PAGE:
Improved patience: You’ll be able to notice an improvement in your partner’s patience levels. Things that used to make them tick will not work anymore. You’ll also be able to observe emotional maturity.
Psychological help: If your partner is actively seeking Psychological help, the change is more likely to be permanent.
Foregoing old patterns: Your partner will start to let go of the old chain of thoughts and patterns and accept you more. For example, your partner may not mind waiting for you if you’re running late.
Increased respect: Your partner will be more respectful towards you and your relationship.
Rebuilding a relationship after abuse doesn’t happen overnight. It may take months of effort to start from scratch. It won’t be the easiest thing to do in the world and will require effort and openness to change from both sides.
One-sided efforts are often fruitless.
Ask yourself need to stay in your relationship
Thinking of forgiving your husband after abuse? Are you questioning yourself, “can an abuser change after being this way for such a long time?” to find a reason to forgive your husband?
It is okay to not be sure about leaving the relationship–after all, it is a big decision (and one you should not take lightly). The mere thought of leaving your partner can be confusing, bewildering, and anxiety-provoking.
You need to ask yourself if this relationship is worth saving in the first place. In this section are a few questions you need to ask yourself.
Who am I staying for in this relationship? Is it me, my partner, or my children?
Am I afraid to leave this relationship? Why?
Will my partner be open to making any changes to their behavior?
Does my partner understand that this is wrong?
Am I willing to find myself in this position again?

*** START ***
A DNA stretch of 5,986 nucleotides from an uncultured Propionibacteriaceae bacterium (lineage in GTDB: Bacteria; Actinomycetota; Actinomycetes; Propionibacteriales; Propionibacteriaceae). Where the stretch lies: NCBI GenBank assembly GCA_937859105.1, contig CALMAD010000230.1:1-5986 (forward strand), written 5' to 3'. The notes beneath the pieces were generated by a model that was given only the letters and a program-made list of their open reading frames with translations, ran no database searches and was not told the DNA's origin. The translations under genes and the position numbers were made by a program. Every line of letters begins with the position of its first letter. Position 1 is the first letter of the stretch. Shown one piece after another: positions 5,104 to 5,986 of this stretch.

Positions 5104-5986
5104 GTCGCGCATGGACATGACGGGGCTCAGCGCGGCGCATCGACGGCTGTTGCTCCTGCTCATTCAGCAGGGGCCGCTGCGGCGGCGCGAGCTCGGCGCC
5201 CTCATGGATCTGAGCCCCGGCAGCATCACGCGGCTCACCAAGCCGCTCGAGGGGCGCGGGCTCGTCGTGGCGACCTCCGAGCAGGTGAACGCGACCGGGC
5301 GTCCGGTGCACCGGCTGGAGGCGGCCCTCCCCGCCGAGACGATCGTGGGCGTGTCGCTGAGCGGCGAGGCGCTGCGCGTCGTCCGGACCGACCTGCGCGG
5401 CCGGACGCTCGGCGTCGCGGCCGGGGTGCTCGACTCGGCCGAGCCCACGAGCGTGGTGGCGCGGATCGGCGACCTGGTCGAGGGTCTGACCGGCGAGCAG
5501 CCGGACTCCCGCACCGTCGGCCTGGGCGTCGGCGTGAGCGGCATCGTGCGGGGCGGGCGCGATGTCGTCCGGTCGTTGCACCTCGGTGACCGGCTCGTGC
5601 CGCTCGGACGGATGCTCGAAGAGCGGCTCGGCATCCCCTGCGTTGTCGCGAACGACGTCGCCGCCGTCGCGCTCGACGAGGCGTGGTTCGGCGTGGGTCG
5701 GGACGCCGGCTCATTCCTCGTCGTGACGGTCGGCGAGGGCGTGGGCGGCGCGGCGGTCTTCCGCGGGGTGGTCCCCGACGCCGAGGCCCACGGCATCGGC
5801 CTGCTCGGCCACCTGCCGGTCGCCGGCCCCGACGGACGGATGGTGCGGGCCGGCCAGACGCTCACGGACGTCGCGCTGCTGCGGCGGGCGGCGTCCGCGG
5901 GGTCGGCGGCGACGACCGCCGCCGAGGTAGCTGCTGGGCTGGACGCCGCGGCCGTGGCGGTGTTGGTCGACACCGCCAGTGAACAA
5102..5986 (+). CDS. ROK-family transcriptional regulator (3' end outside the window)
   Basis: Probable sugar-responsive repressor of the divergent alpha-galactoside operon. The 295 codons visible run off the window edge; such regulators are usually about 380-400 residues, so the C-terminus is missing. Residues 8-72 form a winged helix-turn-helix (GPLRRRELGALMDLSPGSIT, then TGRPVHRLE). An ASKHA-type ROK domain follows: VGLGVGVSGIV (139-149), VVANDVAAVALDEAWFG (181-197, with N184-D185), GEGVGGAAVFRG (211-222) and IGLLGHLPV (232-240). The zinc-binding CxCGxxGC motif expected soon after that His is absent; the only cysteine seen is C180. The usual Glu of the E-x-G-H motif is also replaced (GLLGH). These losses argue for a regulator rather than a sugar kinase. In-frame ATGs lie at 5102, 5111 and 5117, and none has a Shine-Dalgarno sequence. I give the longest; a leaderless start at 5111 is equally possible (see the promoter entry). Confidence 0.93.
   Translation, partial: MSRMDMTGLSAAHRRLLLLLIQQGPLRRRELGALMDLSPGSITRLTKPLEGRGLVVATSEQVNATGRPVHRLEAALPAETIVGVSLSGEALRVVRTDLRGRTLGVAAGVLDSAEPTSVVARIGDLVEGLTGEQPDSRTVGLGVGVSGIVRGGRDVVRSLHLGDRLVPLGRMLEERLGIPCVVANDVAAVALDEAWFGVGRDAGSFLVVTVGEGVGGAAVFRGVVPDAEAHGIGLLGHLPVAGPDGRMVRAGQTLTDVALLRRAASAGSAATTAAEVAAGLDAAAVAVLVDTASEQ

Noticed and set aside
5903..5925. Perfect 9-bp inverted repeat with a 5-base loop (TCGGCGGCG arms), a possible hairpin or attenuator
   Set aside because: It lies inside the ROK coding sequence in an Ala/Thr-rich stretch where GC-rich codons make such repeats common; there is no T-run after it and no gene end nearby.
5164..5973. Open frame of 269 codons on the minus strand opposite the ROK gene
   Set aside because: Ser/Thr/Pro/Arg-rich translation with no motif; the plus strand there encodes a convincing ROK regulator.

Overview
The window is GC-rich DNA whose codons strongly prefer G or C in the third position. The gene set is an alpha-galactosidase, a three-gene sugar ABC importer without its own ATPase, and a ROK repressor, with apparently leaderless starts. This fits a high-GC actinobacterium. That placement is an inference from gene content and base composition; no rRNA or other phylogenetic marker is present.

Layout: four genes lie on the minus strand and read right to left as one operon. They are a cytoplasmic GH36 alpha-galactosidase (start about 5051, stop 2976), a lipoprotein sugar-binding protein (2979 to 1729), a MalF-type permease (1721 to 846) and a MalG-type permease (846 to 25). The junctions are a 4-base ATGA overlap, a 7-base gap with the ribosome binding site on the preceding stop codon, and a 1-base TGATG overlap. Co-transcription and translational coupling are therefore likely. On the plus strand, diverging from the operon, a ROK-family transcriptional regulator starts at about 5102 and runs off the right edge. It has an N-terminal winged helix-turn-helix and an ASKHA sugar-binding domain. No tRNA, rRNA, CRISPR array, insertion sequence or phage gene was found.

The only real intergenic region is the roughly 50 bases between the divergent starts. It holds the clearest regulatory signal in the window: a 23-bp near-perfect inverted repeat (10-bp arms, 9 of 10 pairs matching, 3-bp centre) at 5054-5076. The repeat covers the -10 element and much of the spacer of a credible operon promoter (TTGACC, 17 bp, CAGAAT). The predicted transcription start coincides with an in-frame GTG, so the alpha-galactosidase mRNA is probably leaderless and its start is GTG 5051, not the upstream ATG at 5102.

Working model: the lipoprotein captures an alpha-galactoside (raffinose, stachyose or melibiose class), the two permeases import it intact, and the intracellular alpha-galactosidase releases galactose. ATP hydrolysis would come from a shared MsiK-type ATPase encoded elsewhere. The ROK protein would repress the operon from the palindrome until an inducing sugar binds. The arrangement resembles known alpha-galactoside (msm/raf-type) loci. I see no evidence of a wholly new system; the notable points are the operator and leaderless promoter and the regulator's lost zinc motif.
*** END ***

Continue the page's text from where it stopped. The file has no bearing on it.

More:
Do I need to change a few things?
Does this relationship fulfill all of my needs?
Am I afraid of starting all over again? What is holding me back?
The choice of staying is yours, and no one should judge you for it.
If possible, talk to a close friend or a trusted family member before making your decision. You can also seek professional help.
If you feel pressured or threatened to stay in this relationship or feel there is a danger to your life, leave right away or call for help.
Can An Abuser Change: Ways to reconcile after domestic violence
Here’s a video you should watch before considering reconciliation.
The power to have a successful reconciliation is with the abuser since the major responsibility of changing and taking accountability for their actions resides on them until the abuser comes to terms with the situation’s gravity.
It is always advisable to take some time off the relationship to reevaluate things and decide what you want to do. This time off can help the two of you to calm down and think clearly.
This can also help you get back in touch with yourself, your family, friends, and the community.
You’ll get to recenter yourself and get your individuality back.
Hit the restart button
With abuse comes resentment, pain, and anger. To successfully reunite, you’ll have to build the relationship from the bottom-up and start from the beginning.